Impact on detained UK tanker?
The fate of the Adrian Darya 1 could also have a bearing on that of a British-flagged tanker seized by Iran in the Strait of Hormuz leading into the Gulf two weeks after British Royal Marine commandos seized what was then known as the Grace 1.
Speculation has mounted that the Stena Impero could be freed once the Adrian Darya 1 had set sail, although Iranian officials have denied any link between the two cases.
Deputy Transport Minister Mohammad Rastad said the case of Stena Impero had been submitted to a court in the southern port city of Bandar Abbas, the semi-official news agency Tasnim reported, without giving a date when it would be heard.
The handling of the Adrian Darya 1 will be a major foreign policy test for Greek Prime Minister Kyriakos Mitsotakis, a pro-Western conservative elected in July.
Any efforts to assist the tanker could be construed as providing material support to a US-designated foreign terrorist organization, which has immigration and potential criminal consequences, a US State Department official said.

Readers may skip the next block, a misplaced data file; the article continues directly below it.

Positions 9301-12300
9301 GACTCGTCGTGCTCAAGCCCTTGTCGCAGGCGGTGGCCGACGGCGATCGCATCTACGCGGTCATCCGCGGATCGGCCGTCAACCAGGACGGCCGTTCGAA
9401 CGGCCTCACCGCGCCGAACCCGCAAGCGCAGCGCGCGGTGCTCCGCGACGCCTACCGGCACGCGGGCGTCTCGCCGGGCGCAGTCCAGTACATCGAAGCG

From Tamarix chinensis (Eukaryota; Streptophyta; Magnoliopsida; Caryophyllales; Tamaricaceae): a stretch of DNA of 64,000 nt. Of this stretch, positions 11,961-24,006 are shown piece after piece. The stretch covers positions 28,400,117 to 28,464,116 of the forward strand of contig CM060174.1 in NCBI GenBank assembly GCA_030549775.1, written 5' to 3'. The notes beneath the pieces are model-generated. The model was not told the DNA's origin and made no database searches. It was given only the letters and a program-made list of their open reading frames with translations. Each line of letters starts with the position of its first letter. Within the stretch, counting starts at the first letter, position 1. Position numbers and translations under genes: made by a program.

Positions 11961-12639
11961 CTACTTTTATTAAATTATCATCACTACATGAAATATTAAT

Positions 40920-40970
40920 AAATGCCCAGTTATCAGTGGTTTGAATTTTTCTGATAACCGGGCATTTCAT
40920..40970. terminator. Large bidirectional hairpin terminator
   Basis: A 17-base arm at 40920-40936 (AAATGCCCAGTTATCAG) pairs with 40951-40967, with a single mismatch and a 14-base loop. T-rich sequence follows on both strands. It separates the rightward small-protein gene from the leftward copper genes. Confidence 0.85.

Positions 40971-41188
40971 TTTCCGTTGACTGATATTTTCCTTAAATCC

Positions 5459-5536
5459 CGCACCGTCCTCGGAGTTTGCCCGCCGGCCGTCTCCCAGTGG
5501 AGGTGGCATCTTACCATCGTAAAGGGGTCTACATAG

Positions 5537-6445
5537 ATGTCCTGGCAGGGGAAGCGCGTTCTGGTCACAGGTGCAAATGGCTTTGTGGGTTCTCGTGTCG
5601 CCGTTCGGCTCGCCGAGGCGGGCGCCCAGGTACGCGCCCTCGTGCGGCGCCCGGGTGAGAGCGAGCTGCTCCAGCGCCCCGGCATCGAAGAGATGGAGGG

A Greek diplomatic source cited by the state Athens News Agency said the country was in communication with the United States on the matter, but did not say what Greece would do.
“(The US) position on the specific issue is known and has been communicated not only to Greece but other states and ports in the Mediterranean,” the source said.
It is standard practice for a vessel to give 48 hours’ notice before docking at a port, Greek officials said.
It was not clear where the ship might head if Greece refused it permission to dock.
Cyprus, farther east, has bitter experience from seizing Iranian products destined for Syria. Munitions it confiscated exploded in 2011, causing the island’s worst peacetime disaster.